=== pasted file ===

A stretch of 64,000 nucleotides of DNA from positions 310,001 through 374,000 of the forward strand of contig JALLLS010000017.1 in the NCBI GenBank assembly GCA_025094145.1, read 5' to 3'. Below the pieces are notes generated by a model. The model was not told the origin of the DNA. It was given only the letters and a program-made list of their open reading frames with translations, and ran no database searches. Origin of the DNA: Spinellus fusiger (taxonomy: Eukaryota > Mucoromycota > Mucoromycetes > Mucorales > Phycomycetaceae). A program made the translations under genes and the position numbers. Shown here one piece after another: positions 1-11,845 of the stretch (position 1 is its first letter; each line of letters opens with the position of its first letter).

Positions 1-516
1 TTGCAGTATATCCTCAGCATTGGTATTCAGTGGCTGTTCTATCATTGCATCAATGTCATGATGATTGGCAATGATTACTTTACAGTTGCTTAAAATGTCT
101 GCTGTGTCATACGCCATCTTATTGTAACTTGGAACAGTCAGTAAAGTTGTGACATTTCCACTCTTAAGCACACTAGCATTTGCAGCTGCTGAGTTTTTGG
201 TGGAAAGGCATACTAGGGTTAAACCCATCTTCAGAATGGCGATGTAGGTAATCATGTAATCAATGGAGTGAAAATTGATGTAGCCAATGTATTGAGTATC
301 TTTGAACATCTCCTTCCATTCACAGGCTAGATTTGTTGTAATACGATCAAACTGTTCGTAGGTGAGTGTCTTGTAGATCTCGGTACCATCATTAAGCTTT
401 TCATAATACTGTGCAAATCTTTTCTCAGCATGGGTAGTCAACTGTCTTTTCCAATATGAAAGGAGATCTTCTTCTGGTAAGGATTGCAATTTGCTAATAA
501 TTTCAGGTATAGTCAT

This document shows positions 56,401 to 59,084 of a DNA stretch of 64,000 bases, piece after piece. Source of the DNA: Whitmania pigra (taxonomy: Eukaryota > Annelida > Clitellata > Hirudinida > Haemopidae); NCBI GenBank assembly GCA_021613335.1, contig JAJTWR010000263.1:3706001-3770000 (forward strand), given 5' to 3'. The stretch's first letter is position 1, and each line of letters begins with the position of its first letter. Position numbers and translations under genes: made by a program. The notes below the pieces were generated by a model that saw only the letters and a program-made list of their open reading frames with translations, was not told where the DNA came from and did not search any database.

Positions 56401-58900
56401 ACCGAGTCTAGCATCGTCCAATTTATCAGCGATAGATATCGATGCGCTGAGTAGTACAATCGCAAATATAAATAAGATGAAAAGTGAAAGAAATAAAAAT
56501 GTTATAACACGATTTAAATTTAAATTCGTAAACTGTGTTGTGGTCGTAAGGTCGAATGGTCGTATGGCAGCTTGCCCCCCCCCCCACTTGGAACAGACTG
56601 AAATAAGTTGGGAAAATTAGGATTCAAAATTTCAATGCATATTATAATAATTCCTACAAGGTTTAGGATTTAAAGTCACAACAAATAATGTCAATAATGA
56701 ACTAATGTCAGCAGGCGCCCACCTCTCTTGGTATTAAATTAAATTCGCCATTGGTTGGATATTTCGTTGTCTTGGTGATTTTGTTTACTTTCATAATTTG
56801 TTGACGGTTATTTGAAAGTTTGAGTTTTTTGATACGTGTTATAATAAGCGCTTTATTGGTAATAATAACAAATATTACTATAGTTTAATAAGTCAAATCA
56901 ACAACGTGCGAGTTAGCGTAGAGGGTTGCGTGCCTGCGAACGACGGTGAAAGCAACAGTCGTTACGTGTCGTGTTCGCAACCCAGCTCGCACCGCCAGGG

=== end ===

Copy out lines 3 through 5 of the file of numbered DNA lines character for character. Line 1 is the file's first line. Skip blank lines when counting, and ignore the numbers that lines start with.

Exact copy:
1 TTGCAGTATATCCTCAGCATTGGTATTCAGTGGCTGTTCTATCATTGCATCAATGTCATGATGATTGGCAATGATTACTTTACAGTTGCTTAAAATGTCT
101 GCTGTGTCATACGCCATCTTATTGTAACTTGGAACAGTCAGTAAAGTTGTGACATTTCCACTCTTAAGCACACTAGCATTTGCAGCTGCTGAGTTTTTGG
201 TGGAAAGGCATACTAGGGTTAAACCCATCTTCAGAATGGCGATGTAGGTAATCATGTAATCAATGGAGTGAAAATTGATGTAGCCAATGTATTGAGTATC